Upstairs, Field had created a Florida room that opened onto her home’s tiny walled-in garden, the site of frequent outdoor entertaining. “There’s a little suburban part of me,” Field says. “I love backyard barbecues—the garden took care of that need for me. And I always have to keep a car in the city.” When she combined the duplex with the vacant shop behind, the garden was glassed over with a greenhouse-like structure linking the two buildings. There’s still a hint of the former garden: a stand of bamboo just outside the glass walls. On the inside wall, artist Jonathan Bressler extended a mural of celestial orbs that he’d created for Field’s Florida room onto a blank wall in the conjoined store. Field left a lot of her art, including a giant parrot statue by artist Katerina Rait, hanging prominently by the staircase, along with portraits of Field by friends and artists like Elan and Paul Chelstad.
These days, most of Field’s time is spent putting the finishing touches on the shop and fixing up her new apartment, a top-floor one-bedroom she just bought in the Seward Park Co-Ops on Grand Street. She’s also busy working on a couple of scripts, including one for a film about a high-fashion shoplifter, and an idea for a reality-TV series revolving around herself and the store. “I love TV and movies, but I don’t want to do the costumes anymore,” she says. “I reached a ceiling with that. I’m at the top. When I was doing Sex and the City and Ugly Betty, I’d say to the producers, ‘Let me direct an episode or two,’ and they always said no. So I started losing interest,” laments Field. “There’s no more money to be made, no creativity left, so I’m more interested in other things now.”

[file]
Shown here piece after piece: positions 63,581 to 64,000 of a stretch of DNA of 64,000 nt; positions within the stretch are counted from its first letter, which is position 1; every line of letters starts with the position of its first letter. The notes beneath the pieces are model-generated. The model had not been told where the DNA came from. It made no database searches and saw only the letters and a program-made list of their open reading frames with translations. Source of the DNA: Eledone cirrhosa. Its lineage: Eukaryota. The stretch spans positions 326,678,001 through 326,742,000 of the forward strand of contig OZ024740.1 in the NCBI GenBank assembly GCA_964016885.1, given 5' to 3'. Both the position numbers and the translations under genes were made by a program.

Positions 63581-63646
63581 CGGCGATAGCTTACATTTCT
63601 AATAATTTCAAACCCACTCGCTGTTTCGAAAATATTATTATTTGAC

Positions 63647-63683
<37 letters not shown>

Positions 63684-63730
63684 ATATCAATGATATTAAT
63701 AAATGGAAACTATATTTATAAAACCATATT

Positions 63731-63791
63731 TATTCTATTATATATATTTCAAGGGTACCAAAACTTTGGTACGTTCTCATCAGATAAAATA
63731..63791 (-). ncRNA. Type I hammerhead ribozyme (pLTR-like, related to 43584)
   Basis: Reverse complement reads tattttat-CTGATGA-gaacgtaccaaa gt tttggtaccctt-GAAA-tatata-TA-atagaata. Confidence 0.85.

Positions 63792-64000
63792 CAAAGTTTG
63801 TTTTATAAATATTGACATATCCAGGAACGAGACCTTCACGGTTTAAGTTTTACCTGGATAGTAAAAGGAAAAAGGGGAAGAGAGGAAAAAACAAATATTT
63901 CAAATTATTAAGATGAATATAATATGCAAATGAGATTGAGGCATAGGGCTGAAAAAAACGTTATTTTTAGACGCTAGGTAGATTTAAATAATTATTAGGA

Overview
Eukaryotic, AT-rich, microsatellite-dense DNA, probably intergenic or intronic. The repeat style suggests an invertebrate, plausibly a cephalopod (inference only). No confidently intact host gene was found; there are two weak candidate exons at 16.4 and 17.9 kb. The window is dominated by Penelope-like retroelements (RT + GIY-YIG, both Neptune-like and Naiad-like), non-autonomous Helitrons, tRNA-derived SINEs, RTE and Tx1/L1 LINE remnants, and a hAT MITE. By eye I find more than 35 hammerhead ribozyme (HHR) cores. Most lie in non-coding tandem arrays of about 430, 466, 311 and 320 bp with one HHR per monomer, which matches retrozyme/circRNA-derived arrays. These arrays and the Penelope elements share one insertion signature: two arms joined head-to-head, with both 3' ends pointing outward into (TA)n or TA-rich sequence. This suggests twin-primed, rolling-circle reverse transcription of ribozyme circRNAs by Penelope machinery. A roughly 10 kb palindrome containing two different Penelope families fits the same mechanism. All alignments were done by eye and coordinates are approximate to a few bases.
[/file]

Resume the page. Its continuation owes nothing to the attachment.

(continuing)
In that spirit, her new home is going to be a radical departure from her last, and from the Eighth Street loft she lived in for so many years. Instead of Chinatown speakeasy or archetypal Downtown loft, she’s going upscale Tokyo hotel: a small but luxe aerie inspired by her favorite room at the Grand Hyatt in Tokyo. “It’s going to be like living in a hotel suite: compact but convenient,” she explains. And she can fire up the barbecue again, since her new perch has a big terrace with views of all the East River bridges. The move is not only going to make a great home; it’s letting Field finally be the landlord of her own legendary store. As she says of the new apartment, “Finding this place gave me my walking papers.”
photography by costas picadas
Fifteen cast members, one hour to film them. We sat down with the current crop of SNL talent, and got their thoughts on SNL, potential skits for James Franco, and whether Adnan is guilty.